Eccentric training can be achieved using an isokinetic dynamometer if available and performing exercises like

  • Nordic hamstring curl (Norwegian hamstring exercise )
  • Lengthened state eccentric training on biodex and cable column
  • Single leg eccentric hamstring windmills which may be performed without weights at the beginner level and can be progressed to hand-held weights.

Functional phase ( 2 weeks to 6 months )

When an athlete can perform a brisk walk for about 30 minutes without pain or any discomfort, then jogging can be initiated at very low intensity which could be further progressed to running and finally sprinting.

End phase of rehabilitation

Plyometrics can be used to strengthen the hamstring muscle group and to improve the neuromuscular properties which is needed to perform specific sport activities effectively and efficiently in the later stage of rehabilitation. Marching, jogging, toe jogging are some of the plyometrics warm up exercises.

Plyometrics exercises includes: The program below is just a guide and should be tailored to individual patient needs and progressed according to their level of performance.

  • Cycle split jump
  • Running butt kicks
  • Pogo jumps with knees to butt.
  • Roller board hamstring pulls.
  • Leg swings
  • Heel toss with med ball.
  • Box step jumps and depth jumps.
  • Forward depth jumps in series
  • Forward hurdle hops

Return to sport (3 weeks to 6 months)

After the rehabilitation process, it is highly important to assess the strength and flexibility of the injured muscle before returning to sports to ensure that no residual deficit are present which can cause chronic injury.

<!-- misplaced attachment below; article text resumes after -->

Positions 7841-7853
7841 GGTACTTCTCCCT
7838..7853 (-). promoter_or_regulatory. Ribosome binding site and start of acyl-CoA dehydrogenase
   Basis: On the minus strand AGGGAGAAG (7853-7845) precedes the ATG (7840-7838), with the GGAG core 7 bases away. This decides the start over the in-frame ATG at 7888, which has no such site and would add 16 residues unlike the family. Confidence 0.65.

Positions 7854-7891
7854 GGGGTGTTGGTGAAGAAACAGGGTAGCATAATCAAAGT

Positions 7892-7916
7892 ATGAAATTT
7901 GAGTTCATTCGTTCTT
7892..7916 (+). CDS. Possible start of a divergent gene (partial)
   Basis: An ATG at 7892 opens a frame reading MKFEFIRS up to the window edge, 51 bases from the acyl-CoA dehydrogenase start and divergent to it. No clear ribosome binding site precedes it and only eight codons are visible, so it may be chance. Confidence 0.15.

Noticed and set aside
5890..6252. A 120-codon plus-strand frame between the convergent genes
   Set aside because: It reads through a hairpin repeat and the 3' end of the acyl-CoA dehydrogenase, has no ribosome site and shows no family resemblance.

Injection therapy:

Epidural steroid injection is used to treat hamstring injuries, according to the recent study. When it is injected to the sacral region it reduces the sensitivity of the nerves thereby helping the muscle group to return to a normal resting tone. Thus it has been suggested that ESI used in conjunction with other local therapies, play a useful role in prevention and treatment of hamstring injuries.

According to American Journal Of Sports Medicine, Cortical steroid injections has been recommended for Grade IIB hamstring injuries in athletes.

These injections may provide a faster recovery , helping the athlete to return to play and potentially decrease the risk of subsequent injury. Copper cited published work by William N. Levine, M.D, found that Dexamethasone and Lidocaine injections in National Football League (NFL) players who sustain Grade IIB lesions decreased the average return to play to 6.3 day with no cases of infection or re-injury. Copper said, "I think that injection is great for II B injuries and it is safe. It speeds recovery and it may even reduce the re-injury rates".


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Author: Jeffrey M Heftler, MD; May 17,2013